Tabitha Speelman wins IIAS National Master's Thesis Prize 2013

03 December 2013

Each year, IIAS awards a prize for the best master’s thesis in the broad field of Asian Studies in the humanities or social sciences, written at a Dutch university. The Prize consists of the honorary title ‘Best Master’s Thesis in Asian Studies' and a three month IIAS fellowship to write a PhD project proposal or a research article.

This year's prize went to Tabitha Speelman (Leiden University) for her thesis Fast and forward? High-speed rail reform in China and what it costs to whom?

2013 competition
In total 16 excellent theses competed for the 2013 award, covering a wide academic field ranging from architecture, to history, philosophy, anthropology, political science and other fields.

During the award ceremony on 3 December 2013, chairman of the IIAS Board, Professor Henk Schulte Nordholt, said that all submitted theses revealed a productive combination of disciplinary rigor and in depth regional knowledge, calling this a “happy marriage between disciplines and area studies”.

Before announcing the final winner, Schulte Nordholt gave brief descriptions of the topics of the four theses that had made it to the shortlist, and shared with his audience that that all four were very good, but that only one could be the winner, namely:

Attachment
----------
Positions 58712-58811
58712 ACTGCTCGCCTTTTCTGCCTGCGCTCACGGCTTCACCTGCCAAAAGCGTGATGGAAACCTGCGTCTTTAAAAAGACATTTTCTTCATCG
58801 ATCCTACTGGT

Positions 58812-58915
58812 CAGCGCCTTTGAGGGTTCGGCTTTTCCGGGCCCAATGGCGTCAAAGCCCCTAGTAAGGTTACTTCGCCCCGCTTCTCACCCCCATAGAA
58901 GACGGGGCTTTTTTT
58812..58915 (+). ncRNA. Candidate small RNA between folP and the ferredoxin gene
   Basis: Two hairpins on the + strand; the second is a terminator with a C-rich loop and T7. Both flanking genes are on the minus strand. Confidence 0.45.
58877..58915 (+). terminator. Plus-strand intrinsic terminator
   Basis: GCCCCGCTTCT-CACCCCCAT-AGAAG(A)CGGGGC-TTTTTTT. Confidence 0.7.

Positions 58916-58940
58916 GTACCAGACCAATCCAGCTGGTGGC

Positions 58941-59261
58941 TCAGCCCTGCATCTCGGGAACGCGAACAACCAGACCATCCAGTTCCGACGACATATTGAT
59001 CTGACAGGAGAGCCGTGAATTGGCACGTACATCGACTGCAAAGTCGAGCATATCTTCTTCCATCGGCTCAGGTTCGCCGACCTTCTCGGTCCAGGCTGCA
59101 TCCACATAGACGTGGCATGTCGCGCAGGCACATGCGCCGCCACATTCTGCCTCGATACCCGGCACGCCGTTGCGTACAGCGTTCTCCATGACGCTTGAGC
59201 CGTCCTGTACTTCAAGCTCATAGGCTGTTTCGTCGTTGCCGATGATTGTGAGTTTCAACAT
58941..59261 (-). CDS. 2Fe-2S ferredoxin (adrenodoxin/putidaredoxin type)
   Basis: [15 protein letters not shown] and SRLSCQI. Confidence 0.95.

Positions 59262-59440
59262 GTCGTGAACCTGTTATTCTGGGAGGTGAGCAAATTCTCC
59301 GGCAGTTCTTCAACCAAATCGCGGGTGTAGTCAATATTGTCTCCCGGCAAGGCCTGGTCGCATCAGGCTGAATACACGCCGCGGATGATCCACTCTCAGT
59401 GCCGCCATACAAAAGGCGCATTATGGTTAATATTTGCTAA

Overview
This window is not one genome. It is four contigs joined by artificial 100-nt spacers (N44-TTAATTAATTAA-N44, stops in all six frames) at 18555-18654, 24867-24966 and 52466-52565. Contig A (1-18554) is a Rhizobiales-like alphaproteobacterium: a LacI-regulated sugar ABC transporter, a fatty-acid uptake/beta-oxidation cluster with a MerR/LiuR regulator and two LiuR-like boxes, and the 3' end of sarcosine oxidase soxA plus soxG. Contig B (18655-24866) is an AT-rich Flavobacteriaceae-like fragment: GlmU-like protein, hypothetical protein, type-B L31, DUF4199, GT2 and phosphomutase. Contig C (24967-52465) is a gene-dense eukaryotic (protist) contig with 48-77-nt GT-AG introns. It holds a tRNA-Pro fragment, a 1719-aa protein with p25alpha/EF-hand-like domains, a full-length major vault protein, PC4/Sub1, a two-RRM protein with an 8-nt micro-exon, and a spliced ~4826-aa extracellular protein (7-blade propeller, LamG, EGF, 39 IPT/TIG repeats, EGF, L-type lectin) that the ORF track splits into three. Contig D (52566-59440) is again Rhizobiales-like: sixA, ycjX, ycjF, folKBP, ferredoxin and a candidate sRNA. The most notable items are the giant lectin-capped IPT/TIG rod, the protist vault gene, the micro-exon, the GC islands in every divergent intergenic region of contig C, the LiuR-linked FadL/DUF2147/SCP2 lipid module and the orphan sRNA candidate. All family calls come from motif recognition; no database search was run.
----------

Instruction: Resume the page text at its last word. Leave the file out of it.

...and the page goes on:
Tabitha Speelman (Leiden University) with her thesis:
Fast and forward? High-speed rail reform in China and what it costs to whom?

This thesis contrasts perspectives of the state with its top down blueprints and the lived experiences of travelers and ordinary people on the ground. In doing so, the author uncovers the weakness in an ideologically driven development model that is exclusively geared towards success. Intended to speed up national integration, the fast train creates also new inequalities by leaving behind marginalized areas and lower classes. As such the train – and the risks it involves – is a telling metaphor of China’s overheated development. –Henk Schulte Nordholt


Also on the shortlist were:

Peter Coles (Leiden University), The impossibility of revolution? An exploration of the Liquid Modern in the works of Murakami Ryu
Sanne Mersch (Leiden University), Travelling through time and space with the Kapalamocanamahatmya in the Vayupurana.
Pim Verweij (University of Amsterdam), Homestay tourism and its impact on the local villager. Critical review of pro-poor tourism programs implemented in Sapa, Vietnam.

About half of the sixteen submitted theses came from Leiden University and about half focused on East Asia, notably China and Japan.